Free Government Must Be Founded On Religious Presuppositions
Not only is the American constitutional system a freedom system requiring a religious citizenry for its successful operation, but its philosophical presuppositions are also rooted in a religious orientation toward life.
All governments are based on certain presuppositions constituting a philosophical attitude toward government. Such presuppositions are necessarily accepted on faith because they are not subject to proof by what is ordinarily regarded as objective evidence.
The appeal of the signers of the Declaration of Independence to the laws of Nature and Nature's God, and their affirmation that men are endowed with their rights by their Creator, confirm that their basic presuppositions were essentially a matter of religious faith.
The acceptance on faith of the political presuppositions of the Declaration of Independence is further shown by the statement, "We hold these truths to be self-evident." The words "self-evident" refer to acceptance on faith without evidence in the usual sense in which the word "evidence" is used. This interpretation is confirmed by the wording of the Rough Draft of the Declaration of Independence in which the following is found:
We hold these truths to be sacred & undeniable; that all men are created equal & independent, that from that equal creation they derive rights inherent & inalienable.(9)
In support of this position they accepted on faith, the signers of the Declaration of Independence proceeded to risk their lives, their fortunes, and their sacred honor. There is considerable evidence that their faith was amply justified by subsequent events. For example, in his First Inaugural Address, George Washington declared: [p. 30]
No People can be bound to acknowledge and adore the invisible hand, which conducts the Affairs of men more than the People of the United States. Every step, by which they have advanced to the character of an independent nation seems to have been distinguished by some token of providential agency.(10)
Bearing in mind that the presuppositions of a political system are accepted on faith, the following are a few of the more obviously religious presuppositions of the American constitutional system. Each of these is affirmed in the Declaration of Independence.
1. That there is a God.
2. That God has established natural laws of government.
3. That such natural laws include recognition that because God is the giver of men's rights, those rights cannot be taken from them or even given away by them.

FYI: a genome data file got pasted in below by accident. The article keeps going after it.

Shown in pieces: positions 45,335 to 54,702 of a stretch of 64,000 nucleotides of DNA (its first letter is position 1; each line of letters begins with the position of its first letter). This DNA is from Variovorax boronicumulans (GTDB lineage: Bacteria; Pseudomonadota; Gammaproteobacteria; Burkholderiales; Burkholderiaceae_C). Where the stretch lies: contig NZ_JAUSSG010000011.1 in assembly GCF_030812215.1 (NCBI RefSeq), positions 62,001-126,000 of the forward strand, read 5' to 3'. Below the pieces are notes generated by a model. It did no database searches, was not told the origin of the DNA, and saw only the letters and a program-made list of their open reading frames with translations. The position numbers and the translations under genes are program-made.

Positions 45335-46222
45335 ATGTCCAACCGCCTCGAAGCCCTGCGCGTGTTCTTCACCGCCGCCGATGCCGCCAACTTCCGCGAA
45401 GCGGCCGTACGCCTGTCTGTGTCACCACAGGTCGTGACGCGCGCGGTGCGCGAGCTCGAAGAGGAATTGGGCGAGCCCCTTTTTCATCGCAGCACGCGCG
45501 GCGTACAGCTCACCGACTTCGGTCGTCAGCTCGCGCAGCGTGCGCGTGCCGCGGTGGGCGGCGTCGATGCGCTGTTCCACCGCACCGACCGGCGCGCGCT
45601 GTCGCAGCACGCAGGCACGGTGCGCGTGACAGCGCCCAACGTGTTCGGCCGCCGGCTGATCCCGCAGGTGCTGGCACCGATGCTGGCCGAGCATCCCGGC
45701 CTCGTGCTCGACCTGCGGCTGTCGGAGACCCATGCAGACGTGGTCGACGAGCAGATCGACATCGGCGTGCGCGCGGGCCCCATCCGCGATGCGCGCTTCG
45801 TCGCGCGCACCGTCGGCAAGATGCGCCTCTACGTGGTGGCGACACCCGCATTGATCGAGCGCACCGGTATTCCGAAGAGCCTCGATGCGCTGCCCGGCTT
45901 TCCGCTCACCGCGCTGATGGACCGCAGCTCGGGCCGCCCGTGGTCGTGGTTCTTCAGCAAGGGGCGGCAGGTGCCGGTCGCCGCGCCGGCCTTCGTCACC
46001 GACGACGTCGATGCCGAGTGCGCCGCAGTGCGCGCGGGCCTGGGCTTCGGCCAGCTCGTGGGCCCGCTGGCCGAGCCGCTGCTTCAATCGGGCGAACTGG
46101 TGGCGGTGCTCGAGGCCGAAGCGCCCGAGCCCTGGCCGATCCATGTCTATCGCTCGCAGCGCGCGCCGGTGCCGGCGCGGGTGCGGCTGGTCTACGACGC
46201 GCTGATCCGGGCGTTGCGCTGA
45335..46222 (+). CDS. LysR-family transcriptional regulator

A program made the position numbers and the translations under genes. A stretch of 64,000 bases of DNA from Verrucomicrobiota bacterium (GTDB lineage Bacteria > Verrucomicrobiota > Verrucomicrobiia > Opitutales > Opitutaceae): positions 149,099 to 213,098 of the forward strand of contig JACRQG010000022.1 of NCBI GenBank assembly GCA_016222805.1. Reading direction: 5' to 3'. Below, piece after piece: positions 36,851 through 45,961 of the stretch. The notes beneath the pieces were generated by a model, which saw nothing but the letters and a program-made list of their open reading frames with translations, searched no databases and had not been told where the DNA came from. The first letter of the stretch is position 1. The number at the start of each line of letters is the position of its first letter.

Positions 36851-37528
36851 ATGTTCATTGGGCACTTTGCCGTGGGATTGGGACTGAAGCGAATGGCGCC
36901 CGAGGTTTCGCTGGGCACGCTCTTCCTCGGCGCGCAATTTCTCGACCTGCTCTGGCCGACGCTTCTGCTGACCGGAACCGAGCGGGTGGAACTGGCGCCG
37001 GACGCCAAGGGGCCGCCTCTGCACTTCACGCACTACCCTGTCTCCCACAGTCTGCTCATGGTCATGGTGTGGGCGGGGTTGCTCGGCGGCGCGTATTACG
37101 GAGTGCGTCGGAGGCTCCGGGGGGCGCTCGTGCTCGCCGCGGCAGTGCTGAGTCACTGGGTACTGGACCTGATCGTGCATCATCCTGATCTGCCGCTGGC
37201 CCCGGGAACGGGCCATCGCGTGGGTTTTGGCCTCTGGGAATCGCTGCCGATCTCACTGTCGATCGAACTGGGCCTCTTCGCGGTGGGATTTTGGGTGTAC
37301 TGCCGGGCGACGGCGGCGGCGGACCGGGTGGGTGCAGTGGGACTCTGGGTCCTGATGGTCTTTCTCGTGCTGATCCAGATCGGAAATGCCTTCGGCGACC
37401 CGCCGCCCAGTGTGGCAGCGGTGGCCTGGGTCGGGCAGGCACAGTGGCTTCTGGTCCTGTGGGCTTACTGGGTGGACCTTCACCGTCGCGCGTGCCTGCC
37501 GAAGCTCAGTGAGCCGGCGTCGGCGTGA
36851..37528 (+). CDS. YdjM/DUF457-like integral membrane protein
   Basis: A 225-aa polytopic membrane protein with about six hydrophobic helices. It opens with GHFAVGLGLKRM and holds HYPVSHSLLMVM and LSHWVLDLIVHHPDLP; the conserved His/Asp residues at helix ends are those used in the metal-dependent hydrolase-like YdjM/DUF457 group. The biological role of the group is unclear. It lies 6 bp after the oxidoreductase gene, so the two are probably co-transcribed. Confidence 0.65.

While these are only a few of the philosophical presuppositions of America's constitutional system, they suffice to illustrate how solidly those presuppositions are rooted in a religious orientation toward life.
Various consequences automatically follow from the philosophical presuppositions accepted by a community. One of the main consequences of the religious presuppositions on which the constitutional system is based is that it provides a solid foundation and strong support for individual freedom.
Actually, belief in God is the source from which inalienable rights are derived. This is because their inalienability is an outgrowth of the belief that they are God given. But if God is no longer recognized then there is no firm basis for the belief that men's rights are inalienable. This fact was clearly recognized by Thomas Jefferson, who warned:
Can the liberties of a nation be thought secure when we have removed their only firm basis, a conviction in the minds of [p. 31] the people that these liberties are of the gift of God? That they are not to be violated but with his wrath?(11)
Furthermore, it is only a religious people who will elect wise and good men to govern them, and will insist that governmental officials properly perform their functions without fear or favor.
Supreme Court Called United States A Christian Nation
An excellent summary of the United States' attitude toward religion is found in the case of Holy Trinity Church vs. United States, decided unanimously by the United States Supreme Court in 1892. In that case, after referring to many examples of recognition of God in American historical documents, the official reported opinion of the Court contains this statement:
There is no dissonance in these declarations. There is a universal language pervading them all, having one meaning; they affirm and reaffirm that this is a religious nation. These are not individual sayings, declarations of private persons; they are organic utterances; they speak the voice of the entire people.(12)
The court opinion then refers to other evidences of religion in the daily life of the American people, and draws this conclusion:
These, and many other matters which might be noticed, add a volume of unofficial declarations to the mass of organic utterances that this is a Christian nation.(13)
One gains increased understanding of the remarkable history of this nation by comparing these statements with certain comments in the Book of Mormon.
Behold, this is a choice land, and whatsoever nation shall possess it shall be free from bondage, and from captivity, and [p. 32] from all other nations under heaven, if they will but serve the God of the land, who is Jesus Christ.(14)
A solemn warning contained in that same chapter should not be forgotten.
For behold, this is a land which is choice above all other lands; wherefore he that doth possess it shall serve God or shall be swept off; for it is the everlasting decree of God.(15)
Perhaps a word of explanation is appropriate concerning statements that this is a Christian nation. Such comments do not evidence disrespect or intolerance for the beliefs of others, or any restriction on the right of each person to worship according to the dictates of his own conscience. What is meant is rather that the Christian religion is professed by the great body of citizens of the United States, that American laws were founded in Christian principles, and that the general tone of American society is a reflection of Christian attitudes.(16) [p. 33]